April 8, 1997




Evelyn Lindley, Councilwoman
126 Darrow Road
Sprakers, NY 12166

The staff of the Committee on Open Government is authorized to issue advisory opinions. The ensuing staff advisory opinion is based solely upon the information presented in your correspondence.

Dear Councilwoman Lindley:

I have received your letter of March 21 in which you sought an opinion concerning the application of the Open Meetings Law.

According to your letter, a group of developers is interested in establishing a large landfill in the Town of Root, where you serve as a member of the Town Board. The developers have been speaking with groups of residents in order to answer questions concerning their plans. The senior citizen organization in the town invited the developers to its meeting on February 26. You wrote that you are President of that organization, but that you had no role in arranging to have the developers attend the meeting. You invited another member of the Town Board to attend, and a third member also attended. You indicated that the three Board members "did not sit together" nor at any time did you "talk in a group (not even about the weather)", but that you "are being accused of having an illegal meeting, as three Town Board members were present at this one place."

From my perspective, the gathering, as you described it, did not constitute a meeting of the Town Board, and the Open Meetings Law would not have been applicable. In this regard, I offer the following comments.

The Open Meetings Law pertains to meetings of public bodies, and §102(1) of the Open Meetings Law defines the term "meeting" to mean "the official convening of a public body for the purpose of conducting public business". It is emphasized that the definition of "meeting" has been broadly interpreted by the courts. In a landmark decision rendered in 1978, the Court of Appeals, the state's highest court, found that any gathering of a quorum of a public body for the purpose of conducting public business is a "meeting" that must be convened open to the public, whether or not there is an intent to take action and regardless of the manner in which a gathering may be characterized [see Orange County Publications v. Council of the City of Newburgh, 60 AD 2d 409, aff'd 45 NY 2d 947 (1978)].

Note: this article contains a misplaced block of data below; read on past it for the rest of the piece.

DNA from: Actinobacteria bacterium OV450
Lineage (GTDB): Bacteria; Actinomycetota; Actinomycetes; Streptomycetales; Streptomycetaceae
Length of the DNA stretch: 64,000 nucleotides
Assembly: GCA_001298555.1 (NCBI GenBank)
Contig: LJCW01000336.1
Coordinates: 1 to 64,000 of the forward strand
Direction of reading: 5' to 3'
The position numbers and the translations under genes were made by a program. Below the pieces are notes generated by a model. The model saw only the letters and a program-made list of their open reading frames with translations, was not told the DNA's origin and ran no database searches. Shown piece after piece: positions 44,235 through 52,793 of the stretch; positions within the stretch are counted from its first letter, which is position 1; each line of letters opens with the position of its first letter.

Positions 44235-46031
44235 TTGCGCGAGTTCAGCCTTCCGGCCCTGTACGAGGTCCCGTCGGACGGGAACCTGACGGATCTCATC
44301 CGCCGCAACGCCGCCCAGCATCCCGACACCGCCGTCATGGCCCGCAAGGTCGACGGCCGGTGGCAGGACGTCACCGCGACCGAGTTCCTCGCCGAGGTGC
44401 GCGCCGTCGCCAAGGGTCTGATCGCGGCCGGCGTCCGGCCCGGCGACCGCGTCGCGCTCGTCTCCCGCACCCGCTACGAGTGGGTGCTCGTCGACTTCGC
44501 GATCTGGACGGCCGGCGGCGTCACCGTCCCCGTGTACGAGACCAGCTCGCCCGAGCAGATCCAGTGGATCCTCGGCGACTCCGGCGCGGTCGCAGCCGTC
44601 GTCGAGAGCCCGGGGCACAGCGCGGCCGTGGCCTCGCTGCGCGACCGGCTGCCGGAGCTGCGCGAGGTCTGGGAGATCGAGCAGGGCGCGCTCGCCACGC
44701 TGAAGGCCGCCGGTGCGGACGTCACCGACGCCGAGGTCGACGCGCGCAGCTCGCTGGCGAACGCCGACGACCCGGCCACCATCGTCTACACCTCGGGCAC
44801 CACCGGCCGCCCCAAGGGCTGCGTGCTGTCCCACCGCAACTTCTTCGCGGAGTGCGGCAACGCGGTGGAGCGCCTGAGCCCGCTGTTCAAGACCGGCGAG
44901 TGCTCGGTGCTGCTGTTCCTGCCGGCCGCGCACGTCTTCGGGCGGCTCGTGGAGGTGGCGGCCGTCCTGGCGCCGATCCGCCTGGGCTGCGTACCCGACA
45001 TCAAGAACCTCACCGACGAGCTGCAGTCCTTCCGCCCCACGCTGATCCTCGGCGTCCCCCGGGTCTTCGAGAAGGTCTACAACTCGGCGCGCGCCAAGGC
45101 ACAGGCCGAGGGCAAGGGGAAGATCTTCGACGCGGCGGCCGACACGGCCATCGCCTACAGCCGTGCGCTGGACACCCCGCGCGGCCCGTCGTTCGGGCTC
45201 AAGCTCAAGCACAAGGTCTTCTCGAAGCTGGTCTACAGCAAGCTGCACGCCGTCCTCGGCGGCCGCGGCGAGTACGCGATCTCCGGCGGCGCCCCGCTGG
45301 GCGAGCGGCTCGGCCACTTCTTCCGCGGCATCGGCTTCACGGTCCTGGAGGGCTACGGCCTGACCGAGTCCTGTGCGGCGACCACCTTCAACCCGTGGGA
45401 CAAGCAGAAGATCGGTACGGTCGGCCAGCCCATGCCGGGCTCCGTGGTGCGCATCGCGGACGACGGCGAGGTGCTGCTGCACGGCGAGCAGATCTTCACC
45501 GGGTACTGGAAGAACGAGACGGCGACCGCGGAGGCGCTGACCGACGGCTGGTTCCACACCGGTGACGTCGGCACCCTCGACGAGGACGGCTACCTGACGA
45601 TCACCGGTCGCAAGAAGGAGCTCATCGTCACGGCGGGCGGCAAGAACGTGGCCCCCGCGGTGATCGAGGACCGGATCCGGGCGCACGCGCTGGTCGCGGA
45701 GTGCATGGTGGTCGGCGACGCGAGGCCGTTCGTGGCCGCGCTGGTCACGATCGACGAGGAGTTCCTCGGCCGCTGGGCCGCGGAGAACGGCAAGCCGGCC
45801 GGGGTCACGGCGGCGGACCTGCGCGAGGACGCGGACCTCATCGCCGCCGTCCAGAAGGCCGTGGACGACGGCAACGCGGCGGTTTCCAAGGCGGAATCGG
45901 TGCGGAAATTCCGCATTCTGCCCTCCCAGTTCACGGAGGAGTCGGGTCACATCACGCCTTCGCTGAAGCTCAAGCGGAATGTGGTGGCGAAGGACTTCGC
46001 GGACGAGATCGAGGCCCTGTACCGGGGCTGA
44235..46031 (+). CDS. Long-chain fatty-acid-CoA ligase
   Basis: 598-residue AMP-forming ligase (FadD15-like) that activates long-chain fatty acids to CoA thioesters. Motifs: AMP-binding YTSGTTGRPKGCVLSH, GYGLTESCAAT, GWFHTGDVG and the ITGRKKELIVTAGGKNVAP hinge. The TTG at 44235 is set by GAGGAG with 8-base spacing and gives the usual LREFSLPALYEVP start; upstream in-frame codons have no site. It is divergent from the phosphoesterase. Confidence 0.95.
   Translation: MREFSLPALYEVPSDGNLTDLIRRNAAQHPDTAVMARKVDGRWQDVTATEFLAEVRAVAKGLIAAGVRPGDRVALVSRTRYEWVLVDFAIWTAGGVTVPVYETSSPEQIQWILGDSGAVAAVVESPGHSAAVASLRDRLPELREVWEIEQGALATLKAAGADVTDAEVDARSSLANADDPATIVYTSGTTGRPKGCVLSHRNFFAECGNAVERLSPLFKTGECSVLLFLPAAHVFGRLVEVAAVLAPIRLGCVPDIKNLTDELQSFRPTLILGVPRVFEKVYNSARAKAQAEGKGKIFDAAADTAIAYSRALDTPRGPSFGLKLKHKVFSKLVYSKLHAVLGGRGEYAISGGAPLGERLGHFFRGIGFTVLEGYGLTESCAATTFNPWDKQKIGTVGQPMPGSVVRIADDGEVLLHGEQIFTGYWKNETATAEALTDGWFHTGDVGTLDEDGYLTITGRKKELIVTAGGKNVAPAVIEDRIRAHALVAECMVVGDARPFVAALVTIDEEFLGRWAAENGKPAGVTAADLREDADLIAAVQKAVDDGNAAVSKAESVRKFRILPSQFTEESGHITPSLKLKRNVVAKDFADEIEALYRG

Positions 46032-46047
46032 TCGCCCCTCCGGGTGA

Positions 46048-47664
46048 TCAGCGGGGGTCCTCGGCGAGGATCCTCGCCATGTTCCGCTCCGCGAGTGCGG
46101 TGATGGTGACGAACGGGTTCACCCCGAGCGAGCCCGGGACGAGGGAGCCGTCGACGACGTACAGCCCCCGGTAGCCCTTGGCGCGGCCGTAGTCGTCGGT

Inherent in the definition and its judicial interpretation is the notion of intent. If there is an intent that a majority of a public body convene for the purpose of conducting public business, such a gathering would, in my opinion, constitute a meeting subject to the requirements of the Open Meetings Law. However, if there is no intent that a majority of public body will gather for purpose of conducting public business, collectively, as a body, but rather for the purpose of gaining education, training, or to listen to a speaker as part of an audience or group, I do not believe that the Open Meetings Law would be applicable.

I point out that similar questions have arisen at workshops and seminars during which I have spoken and which were attended by many, including perhaps a majority of the membership of several public bodies. Some of those persons have asked whether their presence at those gatherings fell within the scope of the Open Meetings Law. In brief, I have responded that, since the members of those entities did not attend for the purpose of conducting public business as a body, the Open Meetings Law, in my opinion, did not apply. It would appear that the same conclusion could be reached with respect to the matter that you described.

I hope that I have been of assistance. Should any further questions arise, please feel free to contact me.



Robert J. Freeman
Executive Director